The current IIM Bill under consideration by the government to be passed as an Act of Parliament has as its hallmark providing autonomy to the Indian Institutes of Management (IIMs) in all aspects except selection of Directors and Governing Board members. It is reported that the government’s final view on this was that to meet the objectives of the IIMs, this Bill needs to be liberal in outlook and a must if the IIMs are to leapfrog to the next stage.
After this Bill is passed, the IIMs will be able to grant Master of Business Administration (MBA) and PhD degrees, instead of Post Graduate Diploma in Management (PGDM) and Fellow certificates, respectively. This is a wonderful initiative by the government.
In contrast, the non-government institutions offering PGDM and Fellow certificates are regulated by the All India Council for Technical Education (AICTE), which, in its 2010 notification, mandated that for these institutions the fees, curriculum, admissions, etc, will be decided/approved by the AICTE or a relevant government body. This notification was challenged collectively by these institutions then and is before the Supreme Court, awaiting a final decision.
Every year, since then, an extension of status quo prevailing prior to this 2010 notification of the AICTE is granted by the Supreme Court for these non-government institutions to commence various activities for the next academic year.
The first Indian Institute of Technology (IIT) in India was set up in Kharagpur in 1951, and there are now 16 IITs. The first IIM was set up in Calcutta (now Kolkata) in 1961, and there are 19 IIMs in place now. All IITs and IIMs have been set up outside the university system, with their own Board of Governors (BoG). It is easy to speculate that for these ‘new age’ institutions, the government must have wanted to give them nimbleness in decision-making as well as independence from over-regulations to be able to perform as desired. These aspects must not have been considered achievable in the university system or under AICTE regulations. Therefore, the inability of the university system in India to foster world-class institutions was side-stepped.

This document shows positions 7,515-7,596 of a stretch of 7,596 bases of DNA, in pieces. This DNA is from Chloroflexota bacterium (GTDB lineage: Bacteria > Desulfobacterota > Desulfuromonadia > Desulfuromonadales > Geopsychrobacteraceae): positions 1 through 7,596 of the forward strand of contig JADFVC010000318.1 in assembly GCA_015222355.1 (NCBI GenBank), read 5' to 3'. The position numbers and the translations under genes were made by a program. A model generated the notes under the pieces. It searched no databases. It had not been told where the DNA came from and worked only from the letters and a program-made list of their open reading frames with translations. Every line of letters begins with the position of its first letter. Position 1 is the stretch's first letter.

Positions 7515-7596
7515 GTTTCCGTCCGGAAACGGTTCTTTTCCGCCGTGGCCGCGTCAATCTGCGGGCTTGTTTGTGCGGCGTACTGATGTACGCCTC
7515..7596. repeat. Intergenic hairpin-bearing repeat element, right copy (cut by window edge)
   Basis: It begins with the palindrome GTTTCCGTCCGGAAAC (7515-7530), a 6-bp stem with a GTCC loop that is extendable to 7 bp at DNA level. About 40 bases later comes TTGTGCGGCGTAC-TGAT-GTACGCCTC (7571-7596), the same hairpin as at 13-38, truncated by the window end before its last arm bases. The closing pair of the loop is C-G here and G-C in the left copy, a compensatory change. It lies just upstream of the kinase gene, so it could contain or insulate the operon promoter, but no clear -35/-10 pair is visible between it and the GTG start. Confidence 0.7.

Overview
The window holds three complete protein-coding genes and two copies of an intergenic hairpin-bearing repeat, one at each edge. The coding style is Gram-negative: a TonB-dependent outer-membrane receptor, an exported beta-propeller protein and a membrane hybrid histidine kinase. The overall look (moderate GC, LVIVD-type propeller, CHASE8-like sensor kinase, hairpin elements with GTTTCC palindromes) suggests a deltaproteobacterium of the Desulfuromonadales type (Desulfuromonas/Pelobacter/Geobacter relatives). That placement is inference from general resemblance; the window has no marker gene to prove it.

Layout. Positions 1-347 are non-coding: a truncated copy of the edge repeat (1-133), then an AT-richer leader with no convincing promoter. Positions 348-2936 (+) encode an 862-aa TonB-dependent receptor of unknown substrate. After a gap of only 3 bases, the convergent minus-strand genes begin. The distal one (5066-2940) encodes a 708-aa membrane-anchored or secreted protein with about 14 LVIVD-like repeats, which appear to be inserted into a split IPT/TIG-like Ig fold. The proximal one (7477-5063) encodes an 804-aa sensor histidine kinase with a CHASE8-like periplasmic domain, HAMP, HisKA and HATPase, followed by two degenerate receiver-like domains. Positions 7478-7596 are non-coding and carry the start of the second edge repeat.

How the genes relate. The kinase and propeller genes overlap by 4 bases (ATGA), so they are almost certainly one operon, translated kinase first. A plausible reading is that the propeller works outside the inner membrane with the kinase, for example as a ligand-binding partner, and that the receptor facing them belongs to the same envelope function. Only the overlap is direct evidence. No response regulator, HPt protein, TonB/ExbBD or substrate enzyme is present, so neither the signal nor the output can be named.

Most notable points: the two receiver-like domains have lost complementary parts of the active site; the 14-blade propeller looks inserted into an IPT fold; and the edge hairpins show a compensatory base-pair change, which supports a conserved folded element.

While the IITs had the authority to grant degrees, the IIMs could not, since they were registered as societies, and as a result the IIMs could give only the PGDM, which was given equivalence to an MBA degree by the Association of Indian Universities (AIU)—surprisingly, a non-constitutional body. Thus began the way of higher education in India with three different governing models—the universities under UGC, the IITs through the IIT Acts, and the IIMs on their own as registered societies. This kind of multiple academic governance and the associated degree/PGDM granting systems do not exist anywhere in the developed world.
It must, however, be noted that higher education is an option to pursue for career growth by an individual, unlike elementary education that may be considered essential for a decent survival. The institutions must constantly keep developing and reinventing themselves, considering sweeping changes in technology and the way technology is being deployed to harness resources available and people’s capabilities. The role of regulators becomes crucial and critical in achieving these ends.
One objective way to involve the regulators to contribute positively could be for them to also ensure a certain percentage of universities/institutions under their regulation to figure in the top, say, 200 ranks of some noted international rankers.
Regulating education must not be an end in itself, rather it must have a defined purpose and the performance expected of a regulator would achieve just that.
To meet the huge demand for education that India is facing, private sector participation in higher education must not only be encouraged, but rather be incentivised. It is crucial that the government as well as private institutions must co-exist. In addition, the government must consider making regulations based on need and be objective-driven. This means all higher education institutions in India must have a common regulatory framework and not be divided on government versus privately-funded institutions, very much akin to a common corporate law that governs private and government corporations in India. The government should encourage private investment in higher education and also recognise the necessity of financial autonomy for private institutions. Among the many possibilities of incentivising private funding, if only a tax rebate incentive is given to private funding for ‘not-for-profit’ education institutions, the government would be able to mobilise about three times the money it has forgone as tax revenue, into the education system.
A policy for privately-funded university/institution with the kind of regulatory freedom similar to that enjoyed by the IITs and the IIMs has the potential to produce dozens, if not scores, of world-class universities/institutions in just 10 years. A comparative data on public and private universities in the US would be an eye-opener. Such a policy framework is not yet even in a discussion mode.
The author is director, FORE School of Management, New Delhi. Views are personal